[Proposal] Ratify the Results of Grants Round 10 and Formally Request the Community Multi-Sig Holders to Payout Matching Allocations

GTC Proposal - (VOTE OPEN NOW on SNAPSHOT) Ratify the Results of Grants Round 10 and Formally Request the Community Multi-Sig Holders to Payout Matching Allocations

We ask our Community Stewards to ratify the GR10 payout amounts as being correct, fair, and abiding to community norms, including the judgements and sanctions made by the Anti-Fraud Workstream.

Review the Grants Round 10 Governance Brief

To payout the matching allocations from Grants Round 10, we need the stewards to ratify the matching allocations. This comes with the extra responsibility of ratifying the decisions made by Gitcoin Holdings and the Anti-Fraud & Collusion workstream of GitcoinDAO.

To make the payouts in a timely manner, we would like to suggest voting on Wednesday, July 14th*.

Here are the need to know items:

In response to a few requests to make the data easier to read. We’ve updated this new version with the Blockscience fraud detection and Gitcoin results side by side (data is the same):

Grants Round 10 Final Payout Amounts*
*Feel free to comment directly on the sheet.

  • The total fraud tax for GR10 was $14,350, down over 50% from GR9
    • The fraud tax is the difference in allocations before and after the sybil account contributions are deactivated from matching eligibility.
  • Grant Approval, Grant Disputes, and User Sanctions are now determined by the Anti-Fraud & Collusion workstream with oversight from the community.
  • Ratifying the decisions of the Anti-Fraud workstream does not create new policy.
  • There will be opportunity to discuss their decisions in depth and ratify new policy prior to GR11.

The defensive measures taken to protect against fraud and collusion had incredible results. This may have been partly because of the community involvement and oversight.

While there is still more work to be done in progressively decentralizing the grants platform, ratifying this round’s closure will set a precedent for trusting, but verifying the workstream’s decisions. (Similar mechanism design to an optimistic roll-up).

Please vote FOR or AGAINST

FOR You ratify the results as reported by Gitcoin Holdings & the Anti-Fraud & Collusion workstream and request the keyholders of the community multi-sig* to payout funds according to the Grants Round 10 Final Payout Amounts the non-custodial GR10 deployment contract.

AGAINST You do not ratify the results and request keyholders of the community multi-sig wallet to delay payment until further notice.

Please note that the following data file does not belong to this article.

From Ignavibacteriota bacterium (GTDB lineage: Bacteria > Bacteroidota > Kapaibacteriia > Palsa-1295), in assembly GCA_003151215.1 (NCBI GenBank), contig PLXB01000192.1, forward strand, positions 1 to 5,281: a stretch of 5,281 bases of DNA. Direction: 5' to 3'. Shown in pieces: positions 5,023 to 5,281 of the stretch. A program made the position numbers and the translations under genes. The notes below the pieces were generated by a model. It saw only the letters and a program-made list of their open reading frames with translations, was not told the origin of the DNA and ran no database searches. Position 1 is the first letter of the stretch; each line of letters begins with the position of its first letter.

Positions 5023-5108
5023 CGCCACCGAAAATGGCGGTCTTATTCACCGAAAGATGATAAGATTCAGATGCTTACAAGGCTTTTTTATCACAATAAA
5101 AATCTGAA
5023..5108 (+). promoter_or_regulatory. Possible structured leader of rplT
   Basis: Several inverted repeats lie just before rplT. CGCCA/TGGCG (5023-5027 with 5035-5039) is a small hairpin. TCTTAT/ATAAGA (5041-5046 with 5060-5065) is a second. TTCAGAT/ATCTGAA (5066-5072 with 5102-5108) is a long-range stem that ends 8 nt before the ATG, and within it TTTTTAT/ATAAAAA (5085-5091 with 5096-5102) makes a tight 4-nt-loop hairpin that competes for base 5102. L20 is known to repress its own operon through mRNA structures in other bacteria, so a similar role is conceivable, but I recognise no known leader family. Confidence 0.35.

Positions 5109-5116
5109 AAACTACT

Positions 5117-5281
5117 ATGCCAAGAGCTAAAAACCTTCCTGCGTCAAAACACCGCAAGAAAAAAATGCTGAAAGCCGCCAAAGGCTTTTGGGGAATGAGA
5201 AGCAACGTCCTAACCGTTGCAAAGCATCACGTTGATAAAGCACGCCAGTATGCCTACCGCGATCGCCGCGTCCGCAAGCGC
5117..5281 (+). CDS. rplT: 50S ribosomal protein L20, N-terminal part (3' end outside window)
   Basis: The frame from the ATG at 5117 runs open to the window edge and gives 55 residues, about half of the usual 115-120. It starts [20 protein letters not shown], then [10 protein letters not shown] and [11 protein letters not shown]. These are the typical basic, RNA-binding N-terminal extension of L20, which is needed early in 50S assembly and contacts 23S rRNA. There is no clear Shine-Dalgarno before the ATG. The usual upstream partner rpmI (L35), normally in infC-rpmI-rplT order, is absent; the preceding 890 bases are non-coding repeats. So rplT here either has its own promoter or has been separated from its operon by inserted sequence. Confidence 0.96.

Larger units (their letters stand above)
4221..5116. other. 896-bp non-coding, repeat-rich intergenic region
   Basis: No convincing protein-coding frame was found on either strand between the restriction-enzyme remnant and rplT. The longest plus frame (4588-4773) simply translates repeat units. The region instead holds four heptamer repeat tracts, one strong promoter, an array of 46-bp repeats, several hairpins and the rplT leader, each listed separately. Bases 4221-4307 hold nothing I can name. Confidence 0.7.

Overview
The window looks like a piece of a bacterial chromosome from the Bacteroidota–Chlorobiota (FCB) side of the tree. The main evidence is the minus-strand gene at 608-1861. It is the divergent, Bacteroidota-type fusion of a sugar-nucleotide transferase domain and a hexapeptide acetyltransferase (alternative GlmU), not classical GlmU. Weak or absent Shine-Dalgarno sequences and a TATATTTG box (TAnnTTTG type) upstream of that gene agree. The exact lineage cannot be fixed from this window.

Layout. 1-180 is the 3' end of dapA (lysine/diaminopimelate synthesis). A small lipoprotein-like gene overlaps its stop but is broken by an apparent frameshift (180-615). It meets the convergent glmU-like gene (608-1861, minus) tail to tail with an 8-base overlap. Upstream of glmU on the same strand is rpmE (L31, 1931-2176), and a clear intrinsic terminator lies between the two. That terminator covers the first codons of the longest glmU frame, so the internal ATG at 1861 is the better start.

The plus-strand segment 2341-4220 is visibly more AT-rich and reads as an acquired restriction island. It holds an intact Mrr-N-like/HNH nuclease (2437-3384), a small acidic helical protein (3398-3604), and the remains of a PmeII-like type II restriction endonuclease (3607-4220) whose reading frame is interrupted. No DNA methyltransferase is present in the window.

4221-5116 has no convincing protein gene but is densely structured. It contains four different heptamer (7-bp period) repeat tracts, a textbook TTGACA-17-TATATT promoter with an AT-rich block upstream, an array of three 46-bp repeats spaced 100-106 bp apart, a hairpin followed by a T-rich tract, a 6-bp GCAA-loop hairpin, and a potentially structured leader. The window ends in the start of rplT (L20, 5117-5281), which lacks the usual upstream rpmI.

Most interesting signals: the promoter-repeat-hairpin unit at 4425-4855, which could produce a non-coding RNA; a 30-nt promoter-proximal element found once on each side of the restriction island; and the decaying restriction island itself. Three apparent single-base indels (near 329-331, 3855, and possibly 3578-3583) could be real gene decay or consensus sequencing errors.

*This allows for 5 days of deliberation from today, 7/9/21 until 7/14/21. Round totals for before and after defensive measures will be added here on Monday 7/12/21.

** The Ethereum ecosystem is governed by the community multi-sig which we intend to transfer to the GitcoinDAO treasury once select criteria has been met.

For questions, comments or concerns on any of the above, please comment below or join the Gitcoin Discord!


Hi @DisruptionJoe I hope you are doing well.

To see the Round 10 Governance Brief, we need an authorization from Google looks like.


Wrong link! The governance brief is here: https://gitcoin.co/blog/gitcoin-grants-round-10-governance-brief/

It has been updated in the post

How can we see how much is the fraud tax for each grant? So a comparison before/after the algorithm runs for each grant?

1 Like

It is in the Blockscience reference materials.

This is the full study overview

This is the before after comparison

The ‘before and after’ comparison is a CSV file with the follow header:

grant, modified, total_amount, match, funding, funding_diff, relative_funding_diff, include_filter, max_payout

Is there any further information about what these fields mean and how they were derived? I don’t see that on the study overview. Also, any information on the rows of data? It’s hard to tell, but it seems each grant has three rows of data. Is there an explanation of that?

I wouldn’t normally ask, but my row (TrueBlocks) has an entry that looks differently to others (it has true in the include_filter field), so I’m wondering why.


I’ve gotten a few requests to make the data easier to understand. I’ve cleaned up this version with the Blockscience fraud detection and Gitcoin results side by side and a separate sheet showing before and after with the payout amounts.

Grants Round 10 Final Payout Amounts

Feel free to comment directly on the sheet.


Reply from Danilo below. Looks like it wasn’t used. I can’t speculate on what it was, but looks like a thresh-hold of some sort. Do you have his contact info?

I also updated the original post with a sheet that has both of the results in an easy to read side by side.

A - grant identifier (can be duplicated)
B - scenario (modified=False is the original data & modified=True is what happens when contribs from sybil users are removed. If blank, then this is related to the comparison between scenarios)
C - Sum of raw contributions (USDT)
D - Quadratic Match
E - Quadratic Funding (USDT)
F - Difference between fundings on the two scenarios (USDT) - associated with Fraud Tax per Grant